EIPR criticizes closure of nine existing churches, affirms precarious state of right to worship, and calls for one Cabinet decree to regularize the status of all churches that applied to committee
The Egyptian Initiative for Personal Rights today released “Pending Further Review: One Year of the Church Regularization Committee.” The report documents and analyzes the work of the committee to regularize the legal status of churches over the last year. It reviews the decree issued pursuant to the committee’s work and documents the sectarian attacks and security violations associated with Christian citizens worshipping in churches that have applied to the regularization committee for legal status.
The report covers the period from the deadline for applications to the committee on September 28, 2017 to the end of October 2018.
In the report, the EIPR documents 15 cases of sectarian violence and tension over the last year in connection with the legalization of 15 churches that had been functioning for several years with the knowledge of the security apparatus and local residents. In addition to the incidents the year before, there have been a total of 35 cases of sectarian tensions and violence since the church construction law was enacted.
Among these 15 incidents, nine churches were closed indefinitely and have not reopened. Two churches were reopened after the closure, one in Shubra al-Kheima a week after the incident and a second in the Minya governorate two and a half months later. In Zawiyet Sultan in Minya, residents were compelled to again worship in the old, dilapidated church while the adjacent new building, which had applied for status with the regularization committee, was shut down. In Dimshaw Hashem, the incident arose from objections to a local home being used as a church and the site was closed. Worship services continued to be held without interruption in the remaining two churches.
The incidents documented by the report typically followed one of two patterns: either state agencies shuttered the church absent any objections from local residents and despite officials’ knowledge of the church’s existence and the fact that Christians used it for worship, or the security apparatus or local government acquiesced to protests by some local Muslims who opposed the legalization of a certain church or services building and closed the church.
The report notes that in seven of the cases discussed, the Public Prosecution investigated and remanded suspects to custody. In five of these cases, the suspects were later released with or without bail. The prosecution leveled the same set of charges against Muslim and Christian defendants.
The report also examines the church legalization decrees issued so far. The Cabinet issued conditional decrees regularizing the status of 340 churches and buildings, out of a total of 3,730 applications filed by three Christian confessions to the regularization committee. Continuing at this pace, it will take the committee 12 years to review all applications.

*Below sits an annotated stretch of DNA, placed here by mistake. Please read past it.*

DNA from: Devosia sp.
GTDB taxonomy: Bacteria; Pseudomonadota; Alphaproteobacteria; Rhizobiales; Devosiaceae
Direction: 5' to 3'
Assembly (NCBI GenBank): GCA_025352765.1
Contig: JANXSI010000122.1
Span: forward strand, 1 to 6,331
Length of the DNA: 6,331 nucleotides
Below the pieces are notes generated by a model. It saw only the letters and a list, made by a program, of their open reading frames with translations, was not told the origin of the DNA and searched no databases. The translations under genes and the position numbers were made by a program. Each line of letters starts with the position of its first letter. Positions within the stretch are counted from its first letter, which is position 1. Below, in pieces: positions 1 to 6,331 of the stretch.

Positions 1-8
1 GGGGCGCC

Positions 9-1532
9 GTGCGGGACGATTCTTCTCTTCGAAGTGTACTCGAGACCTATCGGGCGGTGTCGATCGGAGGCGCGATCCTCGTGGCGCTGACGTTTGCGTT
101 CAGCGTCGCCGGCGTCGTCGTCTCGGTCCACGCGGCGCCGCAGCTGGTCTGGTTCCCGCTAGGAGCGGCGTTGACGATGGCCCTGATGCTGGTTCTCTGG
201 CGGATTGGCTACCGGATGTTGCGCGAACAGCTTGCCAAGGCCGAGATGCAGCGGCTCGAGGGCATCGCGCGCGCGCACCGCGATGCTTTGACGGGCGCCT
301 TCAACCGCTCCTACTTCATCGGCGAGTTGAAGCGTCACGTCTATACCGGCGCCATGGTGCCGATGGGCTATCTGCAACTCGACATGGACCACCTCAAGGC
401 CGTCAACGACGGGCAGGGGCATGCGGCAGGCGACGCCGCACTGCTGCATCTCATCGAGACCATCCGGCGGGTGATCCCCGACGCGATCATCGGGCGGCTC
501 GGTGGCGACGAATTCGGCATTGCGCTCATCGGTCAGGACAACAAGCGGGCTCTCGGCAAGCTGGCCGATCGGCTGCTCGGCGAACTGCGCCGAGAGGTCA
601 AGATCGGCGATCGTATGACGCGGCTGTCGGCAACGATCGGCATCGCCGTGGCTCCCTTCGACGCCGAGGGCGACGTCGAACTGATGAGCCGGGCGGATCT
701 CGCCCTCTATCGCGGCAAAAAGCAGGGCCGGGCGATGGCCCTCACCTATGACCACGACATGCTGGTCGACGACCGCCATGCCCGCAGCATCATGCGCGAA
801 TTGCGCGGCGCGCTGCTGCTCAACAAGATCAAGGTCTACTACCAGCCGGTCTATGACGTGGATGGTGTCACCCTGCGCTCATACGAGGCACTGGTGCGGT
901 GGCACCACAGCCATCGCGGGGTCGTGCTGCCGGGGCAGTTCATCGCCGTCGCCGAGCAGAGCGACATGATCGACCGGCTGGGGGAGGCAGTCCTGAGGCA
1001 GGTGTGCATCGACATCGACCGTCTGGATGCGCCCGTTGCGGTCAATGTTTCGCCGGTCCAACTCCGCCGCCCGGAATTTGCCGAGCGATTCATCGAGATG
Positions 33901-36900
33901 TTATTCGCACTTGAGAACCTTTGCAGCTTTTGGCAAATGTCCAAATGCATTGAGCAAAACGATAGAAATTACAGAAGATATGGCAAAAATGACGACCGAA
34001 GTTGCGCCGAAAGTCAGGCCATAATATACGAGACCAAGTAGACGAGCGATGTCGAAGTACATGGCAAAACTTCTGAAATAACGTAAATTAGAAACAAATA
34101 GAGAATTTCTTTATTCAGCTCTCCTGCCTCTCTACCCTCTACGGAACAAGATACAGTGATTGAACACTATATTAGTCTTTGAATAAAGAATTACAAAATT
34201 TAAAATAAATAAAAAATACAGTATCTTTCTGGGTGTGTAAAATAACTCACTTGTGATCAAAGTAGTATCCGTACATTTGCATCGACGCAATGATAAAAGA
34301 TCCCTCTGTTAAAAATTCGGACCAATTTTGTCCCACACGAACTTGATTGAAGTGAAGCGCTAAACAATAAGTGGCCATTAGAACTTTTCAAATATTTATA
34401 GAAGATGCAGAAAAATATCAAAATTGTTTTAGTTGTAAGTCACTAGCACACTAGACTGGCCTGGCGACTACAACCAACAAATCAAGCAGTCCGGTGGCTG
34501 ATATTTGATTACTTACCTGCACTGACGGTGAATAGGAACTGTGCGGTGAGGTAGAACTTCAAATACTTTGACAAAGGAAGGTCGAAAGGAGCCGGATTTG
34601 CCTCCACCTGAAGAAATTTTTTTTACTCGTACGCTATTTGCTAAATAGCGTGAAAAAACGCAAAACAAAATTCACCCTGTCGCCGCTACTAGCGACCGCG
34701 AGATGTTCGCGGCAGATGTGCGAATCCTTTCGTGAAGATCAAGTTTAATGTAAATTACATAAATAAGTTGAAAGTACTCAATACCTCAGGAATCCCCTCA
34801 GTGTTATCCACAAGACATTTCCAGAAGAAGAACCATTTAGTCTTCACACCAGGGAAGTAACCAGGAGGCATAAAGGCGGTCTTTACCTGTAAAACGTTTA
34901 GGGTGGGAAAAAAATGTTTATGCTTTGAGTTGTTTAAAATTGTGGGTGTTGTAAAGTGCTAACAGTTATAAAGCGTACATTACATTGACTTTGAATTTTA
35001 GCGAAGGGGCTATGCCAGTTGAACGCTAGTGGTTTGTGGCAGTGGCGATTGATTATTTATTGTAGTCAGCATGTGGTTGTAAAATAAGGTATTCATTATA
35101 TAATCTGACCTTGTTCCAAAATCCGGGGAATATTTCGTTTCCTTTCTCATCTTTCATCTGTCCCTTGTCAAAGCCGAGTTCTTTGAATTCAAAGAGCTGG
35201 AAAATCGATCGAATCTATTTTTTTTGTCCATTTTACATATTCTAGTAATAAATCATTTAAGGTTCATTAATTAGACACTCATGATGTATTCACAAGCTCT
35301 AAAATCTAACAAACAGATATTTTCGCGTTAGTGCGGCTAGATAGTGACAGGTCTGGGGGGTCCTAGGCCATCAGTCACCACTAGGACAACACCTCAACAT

Moreover, according to the Cabinet decrees, these approvals are not final and are conditional on the completion of other measures, including civil protection requirements. The report criticizes onerous civil protection measures, which have also been highlighted by some church officials who say the conditions are not applied to all other institutions around the church and are beyond their financial means.
The EIPR concluded that generally the right of worship and the right to build houses of worship are becoming more precarious. The stated purpose of the church construction law—to regularize the legal status of churches and facilitate the construction of new churches—has been wholly undermined. Existing churches have been shuttered, whether as a result of social pressure against recognized churches or at the initiative of security officials and local governments.
In the report recommendations, the EIPR advocates for a single Cabinet decree that would legalize the status of all churches that filed applications with the regularization committee, regardless of whether they meet the conditions set forth in the church construction law and without any further surveys or input from the security apparatus or local governing bodies.
The EIPR believes that such a decree would most faithfully enact the provisions of the church construction law, however flawed, as well as treat the causes of sectarian violence, which is largely rooted in bureaucratic obstruction and clear recalcitrance on the part of the security apparatus.
The EIPR also reiterated its demand for a wholesale revision of the church construction law, which is premised on discriminatory and sectarian logic. The legislation should be replaced with a new uniform statute regulating the construction of houses of worship on a non-discriminatory basis, to uphold the constitutional right of freedom of worship for all citizens.